Castor’s Underrated Gems: The Stuff (1985)

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As my colleague Robin has illustrated in the past, Larry Cohen is an auteur of bizarro, idiosyncratic cult cinema. The Stuff is a serrated satire on food marketing with the premise of a Roger Corman B-picture where a sentient, Fluff-like material cannibalizes those who ingest its delicious substances. Without Cohen’s penmanship, it would be risible. With it, the film is screamingly funny.

Michael Moriarty should’ve been a marquee character name ala Christopher Walken and Sam Rockwell. Moriarty’s slickster, good-ol’-boy performance as Mo Rutherford propels the film to outlandish heights before the high-concept premise kicks into top gear. He is magnetic when he jaunts through a yacht and counts the amount of “sweaty palms”. Later on, he casually punches a rival and glides out.

Moriarty is a Cohen regular and occasionally his backstories overshadow the stakes at hand. For example, his matchstick man in Q blackmailing the city to profit from the creature’s presence, is a beautifully streetwise character study in the middle of a nature-run-amok movie. Similarly, when Mo states in an offhanded comment that he’s “off” alcohol now, we can’t help but be curious to his life beforehand.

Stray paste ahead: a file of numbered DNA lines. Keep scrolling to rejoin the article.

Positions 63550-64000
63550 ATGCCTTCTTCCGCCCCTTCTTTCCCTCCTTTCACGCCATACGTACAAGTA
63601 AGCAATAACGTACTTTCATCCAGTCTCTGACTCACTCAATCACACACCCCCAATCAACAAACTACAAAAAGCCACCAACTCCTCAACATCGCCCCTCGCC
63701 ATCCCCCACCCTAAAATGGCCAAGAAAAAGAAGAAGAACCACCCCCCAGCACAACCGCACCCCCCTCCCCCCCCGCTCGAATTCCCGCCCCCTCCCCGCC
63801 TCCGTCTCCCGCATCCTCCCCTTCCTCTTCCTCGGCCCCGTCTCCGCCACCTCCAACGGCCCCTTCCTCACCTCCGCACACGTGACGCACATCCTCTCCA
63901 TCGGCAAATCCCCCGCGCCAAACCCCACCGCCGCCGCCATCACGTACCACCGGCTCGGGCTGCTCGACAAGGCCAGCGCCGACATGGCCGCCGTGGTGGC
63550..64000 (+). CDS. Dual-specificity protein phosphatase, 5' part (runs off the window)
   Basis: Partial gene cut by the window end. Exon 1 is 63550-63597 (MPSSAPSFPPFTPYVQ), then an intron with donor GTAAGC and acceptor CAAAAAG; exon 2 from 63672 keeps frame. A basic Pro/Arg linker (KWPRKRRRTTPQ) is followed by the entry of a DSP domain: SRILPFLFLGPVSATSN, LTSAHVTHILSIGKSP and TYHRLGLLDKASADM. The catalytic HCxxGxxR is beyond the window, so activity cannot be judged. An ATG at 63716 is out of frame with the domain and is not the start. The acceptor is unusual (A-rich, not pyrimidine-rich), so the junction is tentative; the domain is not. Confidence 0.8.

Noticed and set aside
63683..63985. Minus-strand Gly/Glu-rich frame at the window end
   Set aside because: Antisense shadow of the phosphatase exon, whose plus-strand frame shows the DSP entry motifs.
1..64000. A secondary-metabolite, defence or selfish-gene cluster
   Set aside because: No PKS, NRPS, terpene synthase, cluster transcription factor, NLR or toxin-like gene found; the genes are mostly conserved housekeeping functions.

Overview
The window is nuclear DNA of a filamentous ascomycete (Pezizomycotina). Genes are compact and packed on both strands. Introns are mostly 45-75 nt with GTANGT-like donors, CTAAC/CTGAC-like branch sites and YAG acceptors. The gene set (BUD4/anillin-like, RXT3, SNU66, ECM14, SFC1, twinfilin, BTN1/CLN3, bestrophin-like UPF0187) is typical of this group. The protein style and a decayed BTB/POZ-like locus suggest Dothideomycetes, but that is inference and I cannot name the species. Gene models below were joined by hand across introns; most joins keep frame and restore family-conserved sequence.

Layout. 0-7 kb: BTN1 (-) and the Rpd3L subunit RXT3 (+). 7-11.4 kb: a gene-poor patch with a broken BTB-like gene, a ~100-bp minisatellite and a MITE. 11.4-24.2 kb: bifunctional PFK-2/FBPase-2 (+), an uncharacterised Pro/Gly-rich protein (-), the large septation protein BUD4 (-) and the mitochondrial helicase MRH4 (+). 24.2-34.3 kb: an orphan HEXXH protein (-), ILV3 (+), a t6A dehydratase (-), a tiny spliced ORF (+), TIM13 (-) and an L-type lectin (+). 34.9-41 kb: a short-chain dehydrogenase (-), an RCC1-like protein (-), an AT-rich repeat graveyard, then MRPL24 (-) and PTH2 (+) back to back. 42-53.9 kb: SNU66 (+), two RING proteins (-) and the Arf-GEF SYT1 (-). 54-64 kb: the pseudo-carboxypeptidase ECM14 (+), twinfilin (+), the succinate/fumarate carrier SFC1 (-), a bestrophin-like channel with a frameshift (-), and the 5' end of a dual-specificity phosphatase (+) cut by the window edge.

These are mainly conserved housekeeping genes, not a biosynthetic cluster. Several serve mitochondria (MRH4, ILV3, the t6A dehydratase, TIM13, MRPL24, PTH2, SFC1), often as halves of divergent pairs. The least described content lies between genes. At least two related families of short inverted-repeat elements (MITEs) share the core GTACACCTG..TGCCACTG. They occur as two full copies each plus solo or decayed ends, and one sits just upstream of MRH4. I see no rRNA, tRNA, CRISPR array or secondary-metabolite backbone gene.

The majority of The Stuff concerns Jason (Scott Bloom) as he sabotages the edible product because he is the only one who believes the deleterious effects of the dessert. This storyline satiates the desire for an Invaders from Mars corniness but it’s probably a hook for 42nd Street grindhouse distributors. During which, the puppetry effects and composite shots of a white blob are awfully inadequate.

Of course, the splotchy marshmallow visuals can be forgiven because of the flippant humor. Midway through the film, Rutherford is thrust into a mismatched buddy comedy with “Chocolate Chip Charlie” (Garrett Morris), a junk food tycoon whose hands are “lethal weapons”. One wishes the entire film revolved around them because their chemistry is impeccable. Possibly a precursor to Shane Black.

The commercials for The Stuff are knee-slapping with simpering dancers prancing around in alleys in what could be the next Breakin’ movie. Cohen is a pungent social commentator and he skewers everything from dietary fads to misleading advertisements. At a brisk 87 minutes, The Stuff proves its tagline that “enough is never enough” when it comes to Cohen’s rapier wit.

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